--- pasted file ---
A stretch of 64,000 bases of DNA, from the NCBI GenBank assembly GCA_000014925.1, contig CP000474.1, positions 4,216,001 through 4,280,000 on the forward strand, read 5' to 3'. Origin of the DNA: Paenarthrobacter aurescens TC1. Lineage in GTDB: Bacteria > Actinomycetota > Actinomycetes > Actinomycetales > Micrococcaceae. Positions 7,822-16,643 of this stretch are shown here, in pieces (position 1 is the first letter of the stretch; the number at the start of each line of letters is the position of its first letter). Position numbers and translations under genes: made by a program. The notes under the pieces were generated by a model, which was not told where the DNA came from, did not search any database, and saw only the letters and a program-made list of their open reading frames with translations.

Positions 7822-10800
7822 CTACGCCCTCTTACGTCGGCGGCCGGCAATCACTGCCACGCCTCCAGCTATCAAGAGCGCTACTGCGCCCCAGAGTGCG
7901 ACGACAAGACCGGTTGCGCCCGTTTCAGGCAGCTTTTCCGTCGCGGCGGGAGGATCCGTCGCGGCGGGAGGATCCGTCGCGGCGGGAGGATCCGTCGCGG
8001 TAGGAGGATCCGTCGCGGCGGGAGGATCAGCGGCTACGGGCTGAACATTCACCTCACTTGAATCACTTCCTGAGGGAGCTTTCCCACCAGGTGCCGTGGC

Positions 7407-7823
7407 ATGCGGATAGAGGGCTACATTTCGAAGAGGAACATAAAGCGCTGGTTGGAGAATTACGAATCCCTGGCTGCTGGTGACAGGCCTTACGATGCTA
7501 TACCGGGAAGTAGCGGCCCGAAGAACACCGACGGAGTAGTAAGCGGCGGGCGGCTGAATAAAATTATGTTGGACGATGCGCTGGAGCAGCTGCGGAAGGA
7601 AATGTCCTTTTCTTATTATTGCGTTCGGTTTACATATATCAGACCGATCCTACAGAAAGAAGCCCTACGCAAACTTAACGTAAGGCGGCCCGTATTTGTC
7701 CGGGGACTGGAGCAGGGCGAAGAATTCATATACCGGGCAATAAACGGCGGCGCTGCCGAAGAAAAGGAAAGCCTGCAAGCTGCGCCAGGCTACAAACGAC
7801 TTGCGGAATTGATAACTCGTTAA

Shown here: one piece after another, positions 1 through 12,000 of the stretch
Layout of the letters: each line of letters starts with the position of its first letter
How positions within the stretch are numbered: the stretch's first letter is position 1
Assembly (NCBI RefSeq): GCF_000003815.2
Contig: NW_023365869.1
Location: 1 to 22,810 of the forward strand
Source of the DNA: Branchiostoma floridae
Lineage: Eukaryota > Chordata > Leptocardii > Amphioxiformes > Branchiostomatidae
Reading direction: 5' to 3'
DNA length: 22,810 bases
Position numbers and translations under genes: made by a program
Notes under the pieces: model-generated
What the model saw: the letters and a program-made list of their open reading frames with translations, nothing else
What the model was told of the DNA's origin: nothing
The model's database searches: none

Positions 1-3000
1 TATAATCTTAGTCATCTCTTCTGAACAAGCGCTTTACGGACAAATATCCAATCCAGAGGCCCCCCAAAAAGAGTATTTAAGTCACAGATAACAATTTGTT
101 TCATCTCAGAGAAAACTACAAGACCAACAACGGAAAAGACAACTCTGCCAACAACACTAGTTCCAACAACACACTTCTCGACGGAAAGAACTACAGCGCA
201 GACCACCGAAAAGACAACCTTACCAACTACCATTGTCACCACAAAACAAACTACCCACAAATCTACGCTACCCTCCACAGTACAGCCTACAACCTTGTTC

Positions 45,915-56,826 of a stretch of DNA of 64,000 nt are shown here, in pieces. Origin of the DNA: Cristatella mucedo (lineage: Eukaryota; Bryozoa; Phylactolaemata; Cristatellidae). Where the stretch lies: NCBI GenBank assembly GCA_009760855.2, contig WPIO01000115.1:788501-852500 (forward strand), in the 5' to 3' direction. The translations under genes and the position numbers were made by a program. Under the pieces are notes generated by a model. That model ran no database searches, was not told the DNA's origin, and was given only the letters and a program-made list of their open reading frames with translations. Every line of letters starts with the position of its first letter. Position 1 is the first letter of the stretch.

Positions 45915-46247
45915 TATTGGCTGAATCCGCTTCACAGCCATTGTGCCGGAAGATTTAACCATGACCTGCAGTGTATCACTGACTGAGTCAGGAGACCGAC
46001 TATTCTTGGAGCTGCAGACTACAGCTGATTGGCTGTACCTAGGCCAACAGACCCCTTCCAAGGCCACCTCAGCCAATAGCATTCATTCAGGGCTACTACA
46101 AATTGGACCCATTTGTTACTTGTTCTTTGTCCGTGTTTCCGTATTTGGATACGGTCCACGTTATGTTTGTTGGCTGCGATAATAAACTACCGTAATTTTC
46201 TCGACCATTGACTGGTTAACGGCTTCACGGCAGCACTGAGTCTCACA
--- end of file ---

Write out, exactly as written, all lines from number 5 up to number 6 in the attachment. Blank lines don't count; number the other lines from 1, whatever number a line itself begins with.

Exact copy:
8001 TAGGAGGATCCGTCGCGGCGGGAGGATCAGCGGCTACGGGCTGAACATTCACCTCACTTGAATCACTTCCTGAGGGAGCTTTCCCACCAGGTGCCGTGGC

Positions 7407-7823